Laurie is a fine actor. Over here he is probably best known for playing a dimwit, an upper-class twit, as a foil to Rowan Atkinson, in "Blackadder". What a change in roles.

Anyway, apologies for the digression, there is another thread for TV shows.

To return to this audio issue.

I'll go and see of anyone has further views here on CD players, and check MR's link (thanks, MR).

I have also been ruminating on the sales guy ("audio consultant", perhaps he would prefer) implying that if you spend x on one component, you must be joking if you think that it will realise its full potential if you spend much less than x on another. Your little solid-state "Sonic Impact T-Amp" came to mind, as I was listening to guy.

"Spend more or you will be wasting the money you have already spent" is an argument to beware of, I think.
 

Gold Member
Username: John_a

LondonU.K.

Post Number: 3951
Registered: Dec-03
My Rantz,

Ah, yes, the Shanling CD-T100C. Thanks. That's a lot of dosh!

"The brushed aluminium makes a real impact in modern homes."

It would make even more of one in ours. Mrs A would be amused.

Your brother's Shanling CD-T80 (correct?) is more in my range, but undoubtedly the sales guy would say my system would not be realising it potential etc.

"Why spoil the ship for a ha'porth of tar?"

If that is too idiomatic for this forum, it translates roughly as:

"Why compromise euphonic synergy for a mere grand on upsampling and a tube output stage?"

How is your brother getting on with that player, MR?
 

Gold Member
Username: Jan_b_vigne

Dallas, TX

Post Number: 7639
Registered: May-04


"Certainly the standard of US cultural import has gone up a notch or two from Highway Patrol and the Lucille Ball Show."


Along with those great comedic talents Broderick Crawford and Lucy, we said good bye yesterday to another character who taught us right from wrong as we were growing up. Farewell to Don Knotts. There's a bit of Barney that will live on in all of us.



 

Gold Member
Username: Rick_b

Orlando, Fl

Post Number: 1316
Registered: Dec-03
Great comedic talents?


It's been straight downhill since ROCKY and BULLWINKLE, hasn't it?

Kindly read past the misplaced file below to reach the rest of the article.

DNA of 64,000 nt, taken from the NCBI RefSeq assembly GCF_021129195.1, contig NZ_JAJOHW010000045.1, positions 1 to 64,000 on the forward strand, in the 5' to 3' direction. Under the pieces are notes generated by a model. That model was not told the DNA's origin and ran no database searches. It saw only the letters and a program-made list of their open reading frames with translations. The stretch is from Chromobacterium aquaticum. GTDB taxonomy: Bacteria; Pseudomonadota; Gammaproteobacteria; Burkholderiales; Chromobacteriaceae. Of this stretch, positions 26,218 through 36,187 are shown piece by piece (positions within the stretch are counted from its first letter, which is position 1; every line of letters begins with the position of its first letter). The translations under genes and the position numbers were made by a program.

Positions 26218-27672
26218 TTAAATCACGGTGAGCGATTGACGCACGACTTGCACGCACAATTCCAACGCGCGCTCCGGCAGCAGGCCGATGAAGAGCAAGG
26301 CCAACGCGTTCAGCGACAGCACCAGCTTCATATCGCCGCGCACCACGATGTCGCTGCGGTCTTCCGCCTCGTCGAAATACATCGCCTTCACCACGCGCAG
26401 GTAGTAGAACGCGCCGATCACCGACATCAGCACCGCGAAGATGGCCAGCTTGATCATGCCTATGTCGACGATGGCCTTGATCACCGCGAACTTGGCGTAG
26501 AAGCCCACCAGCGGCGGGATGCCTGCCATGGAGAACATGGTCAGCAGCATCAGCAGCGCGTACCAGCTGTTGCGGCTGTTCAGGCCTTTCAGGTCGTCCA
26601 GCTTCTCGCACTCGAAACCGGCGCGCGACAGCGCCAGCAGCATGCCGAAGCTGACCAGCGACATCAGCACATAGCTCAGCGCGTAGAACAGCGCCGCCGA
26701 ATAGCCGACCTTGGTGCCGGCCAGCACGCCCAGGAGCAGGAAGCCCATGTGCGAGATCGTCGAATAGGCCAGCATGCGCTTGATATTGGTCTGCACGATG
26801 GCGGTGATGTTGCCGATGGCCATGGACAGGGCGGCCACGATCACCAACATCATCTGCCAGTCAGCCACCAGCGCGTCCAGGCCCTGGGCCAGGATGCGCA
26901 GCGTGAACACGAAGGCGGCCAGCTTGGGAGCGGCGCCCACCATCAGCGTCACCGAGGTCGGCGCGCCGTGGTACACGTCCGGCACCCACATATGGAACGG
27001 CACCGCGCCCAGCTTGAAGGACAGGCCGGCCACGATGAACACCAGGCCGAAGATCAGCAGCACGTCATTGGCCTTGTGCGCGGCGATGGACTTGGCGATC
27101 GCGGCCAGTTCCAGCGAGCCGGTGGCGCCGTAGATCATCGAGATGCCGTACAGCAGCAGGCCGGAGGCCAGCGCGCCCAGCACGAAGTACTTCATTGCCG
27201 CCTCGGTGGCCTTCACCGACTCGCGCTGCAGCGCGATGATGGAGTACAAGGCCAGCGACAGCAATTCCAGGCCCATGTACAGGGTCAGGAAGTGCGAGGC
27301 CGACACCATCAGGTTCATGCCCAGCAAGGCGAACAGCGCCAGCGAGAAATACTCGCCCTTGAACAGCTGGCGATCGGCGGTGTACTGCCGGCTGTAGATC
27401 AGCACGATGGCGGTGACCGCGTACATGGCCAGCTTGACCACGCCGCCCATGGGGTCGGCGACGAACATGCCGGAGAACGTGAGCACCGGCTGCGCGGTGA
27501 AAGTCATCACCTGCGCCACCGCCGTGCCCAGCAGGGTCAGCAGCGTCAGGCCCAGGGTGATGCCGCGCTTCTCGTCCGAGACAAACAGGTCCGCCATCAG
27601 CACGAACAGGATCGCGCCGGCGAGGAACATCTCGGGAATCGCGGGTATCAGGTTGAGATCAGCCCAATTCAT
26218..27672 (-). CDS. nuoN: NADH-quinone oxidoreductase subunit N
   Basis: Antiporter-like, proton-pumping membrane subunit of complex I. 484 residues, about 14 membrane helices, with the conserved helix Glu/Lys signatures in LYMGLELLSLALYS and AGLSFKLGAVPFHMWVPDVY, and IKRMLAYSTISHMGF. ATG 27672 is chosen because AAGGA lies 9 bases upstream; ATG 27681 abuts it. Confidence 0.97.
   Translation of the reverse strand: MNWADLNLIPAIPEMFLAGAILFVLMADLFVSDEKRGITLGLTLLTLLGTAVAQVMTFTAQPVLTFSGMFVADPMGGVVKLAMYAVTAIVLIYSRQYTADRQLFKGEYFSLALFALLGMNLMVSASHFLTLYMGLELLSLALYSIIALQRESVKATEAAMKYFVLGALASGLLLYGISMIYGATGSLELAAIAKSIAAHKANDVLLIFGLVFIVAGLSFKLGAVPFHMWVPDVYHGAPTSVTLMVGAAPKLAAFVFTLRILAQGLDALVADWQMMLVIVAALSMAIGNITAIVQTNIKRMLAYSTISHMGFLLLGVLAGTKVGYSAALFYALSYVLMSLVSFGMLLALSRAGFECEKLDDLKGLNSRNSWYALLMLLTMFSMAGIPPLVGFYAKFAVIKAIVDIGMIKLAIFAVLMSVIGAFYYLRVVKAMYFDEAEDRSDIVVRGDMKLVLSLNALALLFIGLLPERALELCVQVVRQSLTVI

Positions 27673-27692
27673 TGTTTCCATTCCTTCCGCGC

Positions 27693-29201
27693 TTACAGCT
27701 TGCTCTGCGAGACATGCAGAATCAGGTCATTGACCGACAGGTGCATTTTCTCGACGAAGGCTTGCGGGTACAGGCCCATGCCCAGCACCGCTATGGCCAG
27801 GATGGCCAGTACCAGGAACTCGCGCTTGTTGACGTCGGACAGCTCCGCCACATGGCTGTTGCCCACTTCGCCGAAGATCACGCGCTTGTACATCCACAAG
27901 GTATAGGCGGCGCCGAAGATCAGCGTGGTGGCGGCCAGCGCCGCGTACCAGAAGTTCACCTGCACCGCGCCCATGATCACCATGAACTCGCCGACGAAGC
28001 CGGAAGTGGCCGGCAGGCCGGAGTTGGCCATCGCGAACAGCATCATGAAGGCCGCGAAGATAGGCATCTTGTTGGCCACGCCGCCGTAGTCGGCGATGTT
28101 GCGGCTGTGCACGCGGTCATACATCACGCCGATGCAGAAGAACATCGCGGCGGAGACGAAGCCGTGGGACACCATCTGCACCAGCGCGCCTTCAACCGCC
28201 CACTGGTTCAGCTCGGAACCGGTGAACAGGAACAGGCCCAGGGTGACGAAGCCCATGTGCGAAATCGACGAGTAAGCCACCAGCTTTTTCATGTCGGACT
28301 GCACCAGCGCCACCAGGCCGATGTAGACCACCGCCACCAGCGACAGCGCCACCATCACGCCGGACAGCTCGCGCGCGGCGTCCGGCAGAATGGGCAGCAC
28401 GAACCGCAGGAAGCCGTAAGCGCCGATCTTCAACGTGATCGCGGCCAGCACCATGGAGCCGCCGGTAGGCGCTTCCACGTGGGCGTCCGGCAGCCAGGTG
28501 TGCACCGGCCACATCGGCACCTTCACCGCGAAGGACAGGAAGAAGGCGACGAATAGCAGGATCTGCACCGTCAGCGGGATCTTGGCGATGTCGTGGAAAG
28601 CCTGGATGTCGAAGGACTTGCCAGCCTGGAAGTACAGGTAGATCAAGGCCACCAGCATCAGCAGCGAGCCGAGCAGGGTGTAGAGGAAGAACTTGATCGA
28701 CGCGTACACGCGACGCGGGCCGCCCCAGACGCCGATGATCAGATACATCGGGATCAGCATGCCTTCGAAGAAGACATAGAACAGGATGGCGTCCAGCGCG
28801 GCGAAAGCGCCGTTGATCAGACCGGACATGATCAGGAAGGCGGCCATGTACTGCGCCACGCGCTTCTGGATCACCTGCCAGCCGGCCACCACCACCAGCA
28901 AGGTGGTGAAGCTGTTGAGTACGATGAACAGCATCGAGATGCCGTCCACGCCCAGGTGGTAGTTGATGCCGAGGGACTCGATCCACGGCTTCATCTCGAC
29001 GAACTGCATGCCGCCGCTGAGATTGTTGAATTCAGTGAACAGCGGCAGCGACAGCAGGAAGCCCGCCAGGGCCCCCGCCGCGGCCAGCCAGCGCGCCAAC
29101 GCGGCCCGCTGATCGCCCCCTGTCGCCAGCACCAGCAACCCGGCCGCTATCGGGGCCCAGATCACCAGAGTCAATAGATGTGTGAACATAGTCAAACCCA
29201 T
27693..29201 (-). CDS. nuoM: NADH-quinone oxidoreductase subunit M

Silver Member
Username: My_rantz

Australia

Post Number: 306
Registered: Nov-05
"How is your brother getting on with that player, MR?"

John,

He is awaiting delivery of an overseas shipment. The last time I spoke with him he was having second thoughts. It was not that he didn't like the T-80. he did, but he heard it when his new speakers weren't run in and that he hasn't auditioned many others he's reviewed. The problem is that it is very dificult to audition other brands in his home. A common story. Yet, I think he will mostly likely get it and I'll get his report in due course.

We watched the 4th edition DVD set of 24 (aka 24hrs) over the past week and have been glued to the tele. Riveting stuff - over the top, but riveting!
 

Gold Member
Username: John_a

LondonU.K.

Post Number: 3953
Registered: Dec-03
Thank you, My Rantz!
 

Gold Member
Username: Jan_b_vigne

Dallas, TX

Post Number: 7647
Registered: May-04


"It's been straight downhill since ROCKY and BULLWINKLE, hasn't it?"


Not if you think "Pinky and The Brain" is high art.


 

Gold Member
Username: Rick_b

Orlando, Fl

Post Number: 1320
Registered: Dec-03
LOL!
 

Gold Member
Username: John_a

LondonU.K.

Post Number: 3954
Registered: Dec-03
Apple - iPod HiFi.

Active speaker system. One cabinet with Class "D" amp, two mid-range/treble drivers, one woofer, two reflex ports. "...delivers room-filling stereo imaging...". 53Hz to 16kHz ± 3 dB

"Input port accepts analog 3.5 mm stereo minijack or S/PDIF optical digital miniplug" so it has its own DAC, too.